Part Victorian holiday resort, part major tea-growing centre, DARJEELING (from Dorje Ling, “the place of the thunderbolt”) straddles a ridge 2200m up in the Himalayas and almost 600km north of Kolkata. Over fifty years since the British departed, the town remains as popular as ever with holiday-makers from the plains, and promenades such as the Mall and the Chowrasta still burst with life. The greatest appeal for visitors has to be its stupendous mountain vistas – with Kanchenjunga (the third-highest mountain in the world) and a vast cohort of ice-capped peaks dominating the northern horizon. However, the infrastructure created under the Raj has been unable to cope with the ever-expanding population leading to acute shortages of water and electricity, and chaos on the hopelessly inadequate roads. Still, Darjeeling remains a colourful and lively, cosmopolitan place, with good shopping and dining, plenty of walks in the surrounding hills and attractions such as the Toy Train and colourful Buddhist monasteries. The best seasons to visit – and to attempt the magnificent trek to Sandakphu to see Everest – are after the monsoons and before winter (late Sept to late Nov), and spring (mid-Feb to May).
Until the nineteenth century, Darjeeling belonged to Sikkim. However in 1817, after a disastrous war with Nepal, Sikkim was forced to concede the right to use the site as a health sanatorium to the British, who had helped to broker a peace settlement. Darjeeling soon became the most popular of all hill resorts, especially after the Hill Cart Road was built in 1839 to link it with Siliguri. Tea arrived a few years later, and with it an influx of Nepalese labourers and the disappearance of the forests that previously carpeted the hillsides. The town’s growing economic significance led Britain to force a treaty on the Sikkimese in 1861, thereby annexing Darjeeling and Kalimpong. In the early 1900s, Darjeeling’s reputation grew as one of the most glamorous and far-flung outposts of the British Empire. Subsequently it became a centre for mountaineering and played a key role in the conquest of the greater Himalayas.
After Independence, the region joined West Bengal, administered from Calcutta, but calls for autonomy grew, taking shape in the Gurkhaland movement of the 1980s, led by the Gurkha National Liberation Front (GNLF). The subsequent violent campaign ended a decade later and, once in power, GNLF politicians grew complacent, fuelling discontent and leading to their overthrow by the Gorkha Jana Mukti Morcha (GJMM) in 2007. The GJMM victory has reinvigorated the push for an autonomous Gurkhaland, resulting in wildcat strikes designed to cripple West Bengal’s hold on the region. Despite unhappiness with the West Bengal government, support for the GJMM is far from unanimous.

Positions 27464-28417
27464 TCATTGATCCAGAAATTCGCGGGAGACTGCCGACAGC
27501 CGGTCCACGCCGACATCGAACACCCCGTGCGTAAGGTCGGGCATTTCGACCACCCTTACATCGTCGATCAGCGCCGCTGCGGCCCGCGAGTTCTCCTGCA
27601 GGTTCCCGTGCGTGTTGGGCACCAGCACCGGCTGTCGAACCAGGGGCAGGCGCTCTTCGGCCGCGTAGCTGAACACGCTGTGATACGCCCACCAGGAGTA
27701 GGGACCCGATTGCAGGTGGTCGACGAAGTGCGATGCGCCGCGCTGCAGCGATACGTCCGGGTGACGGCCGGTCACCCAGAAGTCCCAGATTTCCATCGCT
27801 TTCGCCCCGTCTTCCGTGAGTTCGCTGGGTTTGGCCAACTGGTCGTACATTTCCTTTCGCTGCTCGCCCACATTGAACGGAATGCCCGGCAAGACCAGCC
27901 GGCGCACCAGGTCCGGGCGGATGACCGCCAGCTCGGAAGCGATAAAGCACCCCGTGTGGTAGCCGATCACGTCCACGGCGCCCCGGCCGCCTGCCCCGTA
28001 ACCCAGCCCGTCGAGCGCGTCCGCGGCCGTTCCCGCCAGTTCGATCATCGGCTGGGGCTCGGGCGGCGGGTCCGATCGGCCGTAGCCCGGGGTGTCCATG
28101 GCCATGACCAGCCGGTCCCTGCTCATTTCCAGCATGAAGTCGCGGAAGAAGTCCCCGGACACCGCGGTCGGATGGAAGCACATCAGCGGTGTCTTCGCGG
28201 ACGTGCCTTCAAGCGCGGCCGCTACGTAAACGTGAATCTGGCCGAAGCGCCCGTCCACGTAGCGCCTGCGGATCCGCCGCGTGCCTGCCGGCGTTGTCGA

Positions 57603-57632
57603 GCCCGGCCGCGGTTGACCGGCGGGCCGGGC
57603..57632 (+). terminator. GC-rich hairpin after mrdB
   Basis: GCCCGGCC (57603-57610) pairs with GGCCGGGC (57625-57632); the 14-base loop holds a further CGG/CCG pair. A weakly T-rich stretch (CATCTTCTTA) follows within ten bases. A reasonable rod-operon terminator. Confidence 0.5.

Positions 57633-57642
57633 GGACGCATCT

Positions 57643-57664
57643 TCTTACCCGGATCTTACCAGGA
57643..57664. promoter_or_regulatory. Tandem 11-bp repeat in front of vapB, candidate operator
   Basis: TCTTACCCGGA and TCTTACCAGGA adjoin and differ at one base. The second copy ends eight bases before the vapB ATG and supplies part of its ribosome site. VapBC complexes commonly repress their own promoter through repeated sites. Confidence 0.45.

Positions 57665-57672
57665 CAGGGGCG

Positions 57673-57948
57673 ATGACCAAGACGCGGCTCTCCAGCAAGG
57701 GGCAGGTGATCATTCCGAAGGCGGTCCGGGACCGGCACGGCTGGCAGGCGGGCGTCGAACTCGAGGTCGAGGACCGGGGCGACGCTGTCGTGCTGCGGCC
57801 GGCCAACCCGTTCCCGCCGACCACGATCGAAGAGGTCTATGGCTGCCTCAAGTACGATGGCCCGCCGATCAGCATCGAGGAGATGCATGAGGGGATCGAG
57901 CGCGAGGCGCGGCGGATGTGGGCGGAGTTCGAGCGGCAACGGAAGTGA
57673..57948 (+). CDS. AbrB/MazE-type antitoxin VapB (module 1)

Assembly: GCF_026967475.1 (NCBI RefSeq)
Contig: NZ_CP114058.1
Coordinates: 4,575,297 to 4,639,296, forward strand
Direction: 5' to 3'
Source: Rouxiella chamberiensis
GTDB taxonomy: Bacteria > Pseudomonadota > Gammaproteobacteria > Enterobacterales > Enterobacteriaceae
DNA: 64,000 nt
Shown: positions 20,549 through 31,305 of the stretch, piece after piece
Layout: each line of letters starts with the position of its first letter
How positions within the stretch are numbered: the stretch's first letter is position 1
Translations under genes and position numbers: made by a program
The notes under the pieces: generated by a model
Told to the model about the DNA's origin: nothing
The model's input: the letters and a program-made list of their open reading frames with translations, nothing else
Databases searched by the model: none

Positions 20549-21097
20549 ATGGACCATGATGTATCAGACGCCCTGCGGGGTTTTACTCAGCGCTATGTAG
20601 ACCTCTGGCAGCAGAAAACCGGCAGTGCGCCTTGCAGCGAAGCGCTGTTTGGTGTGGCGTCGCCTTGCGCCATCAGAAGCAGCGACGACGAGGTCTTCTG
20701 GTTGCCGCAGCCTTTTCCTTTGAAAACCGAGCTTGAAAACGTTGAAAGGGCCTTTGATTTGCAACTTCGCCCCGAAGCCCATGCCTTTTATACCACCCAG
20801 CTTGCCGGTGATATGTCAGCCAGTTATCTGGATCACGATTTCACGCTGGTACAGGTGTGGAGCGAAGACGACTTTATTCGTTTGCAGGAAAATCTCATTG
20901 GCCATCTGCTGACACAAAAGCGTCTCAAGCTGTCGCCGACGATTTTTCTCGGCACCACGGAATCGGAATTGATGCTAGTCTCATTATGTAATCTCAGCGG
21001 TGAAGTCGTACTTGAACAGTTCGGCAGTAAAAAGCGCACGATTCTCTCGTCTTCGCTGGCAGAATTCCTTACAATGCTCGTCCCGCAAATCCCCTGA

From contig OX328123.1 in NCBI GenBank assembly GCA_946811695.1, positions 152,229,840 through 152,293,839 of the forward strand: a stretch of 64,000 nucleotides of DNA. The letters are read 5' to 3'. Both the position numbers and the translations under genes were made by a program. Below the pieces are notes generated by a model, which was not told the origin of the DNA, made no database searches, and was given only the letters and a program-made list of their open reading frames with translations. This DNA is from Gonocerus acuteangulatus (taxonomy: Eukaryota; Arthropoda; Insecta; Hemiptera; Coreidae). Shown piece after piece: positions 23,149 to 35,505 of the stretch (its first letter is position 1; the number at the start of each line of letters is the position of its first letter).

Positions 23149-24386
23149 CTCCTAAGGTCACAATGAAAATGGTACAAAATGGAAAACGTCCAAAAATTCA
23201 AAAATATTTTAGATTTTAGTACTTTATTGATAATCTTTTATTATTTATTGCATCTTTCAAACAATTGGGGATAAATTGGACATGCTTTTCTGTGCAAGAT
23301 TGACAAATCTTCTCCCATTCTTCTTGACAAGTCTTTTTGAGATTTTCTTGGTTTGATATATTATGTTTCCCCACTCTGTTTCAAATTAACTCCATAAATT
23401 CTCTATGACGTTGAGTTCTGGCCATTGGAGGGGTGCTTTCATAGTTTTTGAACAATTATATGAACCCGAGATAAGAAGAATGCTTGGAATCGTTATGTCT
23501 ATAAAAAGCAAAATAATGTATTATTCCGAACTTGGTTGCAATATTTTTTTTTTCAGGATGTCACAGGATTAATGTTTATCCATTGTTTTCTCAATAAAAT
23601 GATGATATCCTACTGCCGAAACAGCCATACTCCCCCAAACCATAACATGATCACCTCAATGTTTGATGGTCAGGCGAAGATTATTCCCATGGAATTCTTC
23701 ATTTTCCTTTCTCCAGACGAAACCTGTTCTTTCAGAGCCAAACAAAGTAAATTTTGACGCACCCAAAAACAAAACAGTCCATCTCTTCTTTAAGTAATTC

The heart of Victorian Darjeeling is the Chowrasta, an expansive traffic-free promenade resplendent with bandstand, high above the busy bazaar on Hill Cart Road. One of four main roads leading off it is the Mall (also called Nehru Road) which descends from Chowrasta to Clubside, the area below the prestigious Planters’ Club, otherwise known as the Darjeeling Club. Established in 1868, this venerable institution was the centre of Darjeeling high society. Today, visitors are welcome to stay and sample the faded ambience and facilities such as the bar and snooker room, with temporary membership.
Taking the right fork of the Mall from the northern end of the Chowrasta, near the bandstand, brings you to the viewpoint from where you can survey the Kanchenjunga massif and almost the entire state of Sikkim. From near the Windamere Hotel steps, ascend the pine-covered hillside to the top of Observatory Hill, the original site of the Bhutia Busty monastery. Streaming with prayer flags, the shrine at the summit, dedicated to the wrathful Buddhist deity Mahakala, whom Hindus worship as Shiva, reflects a garish hybrid of styles. The picturesque Bhutia Busty Monastery was re-established one kilometre downhill from the Chowrasta approached by the steep CR Das Road. Another faded Raj-era institution, the Gymkhana Club, stands near Observatory Hill. Casual visitors drop in to play billiards, tennis and even to roller-skate, or take advantage of the small library and bar.